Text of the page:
For *k*-fold cross validation across sequentially diverse folds, we report the accuracy and MCC values for *k *= 19, 30, 50, 70 in Table Table5.5. These folds are created using sequence alignment scores, thus grouping mutants with similar sequences in the same fold. For *k *= 19, which corresponds to leaving one protein out, the performances are not great. There are many singleton triplets under this setting, for which the optimal weights cannot be assigned by learning. The performances are better when we go to *k *= 30 folds, with the LP method achieving an accuracy of 0.64 and an MCC value of 0.28. When the number of folds is increased further, the performances are expectedly better, as the number of singleton triplets go down. For *k *= 50 folds, the Lasso models outperformed the LP models, achieving an accuracy of 0.71 and an MCC value of 0.45. In summary, the scoring functions are effective as long as we can assign weights under training for a big majority of the triplet types. No obvious correlation was observed between the changes in hydrophobicity and solubility values for our dataset of mutants. 36 out of 78 mutants seeing a decrease in solubility show an increase in hydrophobicity, and 42 out of 59 mutants with increasing solubility showed a decrease in hydrophobicity. The detailed results are available in Additional File 3 (Excel) and in the web page for the paper [37].

This study demonstrates that the default settings available as part of standard machine learning methods may not be appropriate for all data sets. Our LP-based method could be applied to other similar datasets, in which over-fitting may be a concern due to a large number of descriptors as compared to the number of entries in the training set. At the same time, it may not be obvious what the default weight or the bounds should be for other datasets. One could also implement the flexible treatment of weights as part of the optimization framework of an SVM model.

We are trying to expand out dataset of solubility mutants by further exploration of literature. We have already found a few mutants whose solubility is reported to be "close to WT"- for example, some mutants from the study of Chen et al. [42] (which are not included in our dataset). One way to include such mutants in our study is to expand the underlying model to include a third class of mutants that see *no change *in solubility post mutation. The prediction models would then have to be developed for multiclass prediction - 3-class to be exact, into *I*, *D*, and *N *for no change. At this point, we do not have a sizable number of mutants in the *N *class, but we plan to identify enough such mutants in the near future. At the same time, it may not be obvious how the LP model can be modified easily to handle more than two classes. The default idea would be to try the one-versus-all strategy, as used in multiclass SVM [40].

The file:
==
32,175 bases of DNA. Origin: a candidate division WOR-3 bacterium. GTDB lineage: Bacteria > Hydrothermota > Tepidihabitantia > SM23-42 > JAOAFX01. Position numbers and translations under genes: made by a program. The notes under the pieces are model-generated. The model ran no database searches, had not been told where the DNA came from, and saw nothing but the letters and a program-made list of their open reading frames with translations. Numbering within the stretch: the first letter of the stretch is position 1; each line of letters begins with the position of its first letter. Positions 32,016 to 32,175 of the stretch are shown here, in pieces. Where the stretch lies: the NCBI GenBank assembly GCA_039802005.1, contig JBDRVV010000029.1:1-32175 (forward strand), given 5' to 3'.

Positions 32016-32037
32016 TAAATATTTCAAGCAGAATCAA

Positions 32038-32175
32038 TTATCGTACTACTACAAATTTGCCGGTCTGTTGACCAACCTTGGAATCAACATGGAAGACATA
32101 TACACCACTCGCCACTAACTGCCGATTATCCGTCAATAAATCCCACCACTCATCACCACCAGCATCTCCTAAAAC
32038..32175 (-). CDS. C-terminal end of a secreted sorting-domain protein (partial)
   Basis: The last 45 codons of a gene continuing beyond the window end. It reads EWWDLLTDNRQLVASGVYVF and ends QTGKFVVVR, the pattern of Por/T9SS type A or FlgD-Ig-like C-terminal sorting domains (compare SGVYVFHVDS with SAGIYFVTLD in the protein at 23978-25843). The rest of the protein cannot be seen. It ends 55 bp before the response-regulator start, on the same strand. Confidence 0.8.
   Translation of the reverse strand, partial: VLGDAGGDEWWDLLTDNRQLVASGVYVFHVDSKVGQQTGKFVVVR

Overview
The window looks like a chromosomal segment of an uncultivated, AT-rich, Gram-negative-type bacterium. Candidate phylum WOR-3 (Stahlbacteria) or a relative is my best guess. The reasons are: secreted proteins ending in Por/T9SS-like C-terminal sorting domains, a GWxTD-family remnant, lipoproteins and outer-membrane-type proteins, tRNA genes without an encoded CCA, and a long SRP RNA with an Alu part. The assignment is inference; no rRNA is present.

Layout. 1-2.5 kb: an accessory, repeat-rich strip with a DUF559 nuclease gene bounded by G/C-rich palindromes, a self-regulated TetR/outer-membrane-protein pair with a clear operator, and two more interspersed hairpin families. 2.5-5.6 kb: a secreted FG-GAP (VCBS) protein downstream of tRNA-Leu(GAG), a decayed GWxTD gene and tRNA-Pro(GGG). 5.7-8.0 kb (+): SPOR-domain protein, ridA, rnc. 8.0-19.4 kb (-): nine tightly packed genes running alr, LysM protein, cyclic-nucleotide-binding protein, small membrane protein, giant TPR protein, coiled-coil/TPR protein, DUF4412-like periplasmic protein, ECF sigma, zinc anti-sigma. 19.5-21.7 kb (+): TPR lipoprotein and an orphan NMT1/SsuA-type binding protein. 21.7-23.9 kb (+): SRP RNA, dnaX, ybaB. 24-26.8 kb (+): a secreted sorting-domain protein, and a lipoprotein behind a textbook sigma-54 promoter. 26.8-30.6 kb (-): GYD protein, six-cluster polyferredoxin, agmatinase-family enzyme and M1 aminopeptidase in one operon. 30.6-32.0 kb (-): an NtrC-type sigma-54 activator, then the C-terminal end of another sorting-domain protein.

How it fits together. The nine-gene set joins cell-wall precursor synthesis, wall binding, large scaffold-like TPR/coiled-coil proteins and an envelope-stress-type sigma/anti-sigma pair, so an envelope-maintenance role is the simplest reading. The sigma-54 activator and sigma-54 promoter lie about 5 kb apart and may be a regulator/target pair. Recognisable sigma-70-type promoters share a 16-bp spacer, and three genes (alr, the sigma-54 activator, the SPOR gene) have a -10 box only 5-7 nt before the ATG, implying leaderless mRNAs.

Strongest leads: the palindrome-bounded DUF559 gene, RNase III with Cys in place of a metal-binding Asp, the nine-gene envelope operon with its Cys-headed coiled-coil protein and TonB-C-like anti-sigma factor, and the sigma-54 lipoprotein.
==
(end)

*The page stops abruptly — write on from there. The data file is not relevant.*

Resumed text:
For the binary classification case, we expect the LP method to be effective even on larger datasets. The total number of triplet types considered in the scoring function is 1540 × 3 × 5 = 23100 (using 20 AAs, 3 connectivity classes, and 5 buriedness classes). Even with a few thousands of mutants in the dataset, one could expect the number of triplets seeing any changes to be larger than the number of mutations themselves. Hence, one could still hope for a complete separation of the three classes when solving the LP for the entire dataset. The current dataset is diverse, but one could re-train the weights by solving the LP on a specific family of proteins, if the goal is prediction for mutants belonging to the same family. This scoring function should perform better on test proteins within the family than the default scoring function, and poorer on ones outside it. Our method handles single- and multiple-point mutants in the same manner. In fact, it may be more accurate on multiple-point mutants, as the number of triplets involved in the mutation will typically be larger.

The authors declare that they have no competing interests.

YT carried out all the calculations presented in this paper. Some code for the three body scoring function was written by BK. CD carried out the exhaustive literature search to assemble the dataset of mutants. BK supervised all work, and also did the majority of work on writing the paper. YT had some contributions to the writing as well.

All three authors have read and approved the final manuscript.

BK is an assistant professor in Mathematics, and YT is a PhD student in Mathematics working under BK. BK has done previous work on scoring functions for proteins. CD is currently a graduate student in Biochemistry, and did research under BK as an undergraduate student previously. Part of the work related to the assembly of mutant data set was done by CD when he was an undergraduate student.

**Dataset of solubility mutants**. PDB code, chain, mutation details, and information about whether solubility increased or decreased for each of 137 mutants in the dataset. Information about whether the wild type and the mutant were soluble is included. Further, info on whether stability increased, was unchanged, or decreased due to the mutations is also included when available. Predictions by the linear programming (LP) model under leave-one-out cross validation are also listed for each mutant. Format: Excel file.

Click here for file^{(45K, XLS)}

**Confusion Matrices**. The confusion matrices for predictions using LP, SVM, and Lasso using leave-one-out, 10-fold, and 3-fold cross validation (9 tables).

Click here for file^{(46K, PDF)}

**Cross validation across sequentially diverse folds**. Divisions of the dataset into 19, 30, 50, and 70 folds based on sequence similarity of the mutants. Analyses of predictions using LP, SVM, and Lasso methods for each division. Accuracy and MCC of predictions reported for each case. Also included is the comparison of solubility changes to changes in average hydrophobicity values. Format: Excel file.

Click here for file^{(259K, XLS)}

Krishnamoorthy and Deutsch are thankful for the support provided by the NSF Grant EF 0531870 for working on the research presented in this paper.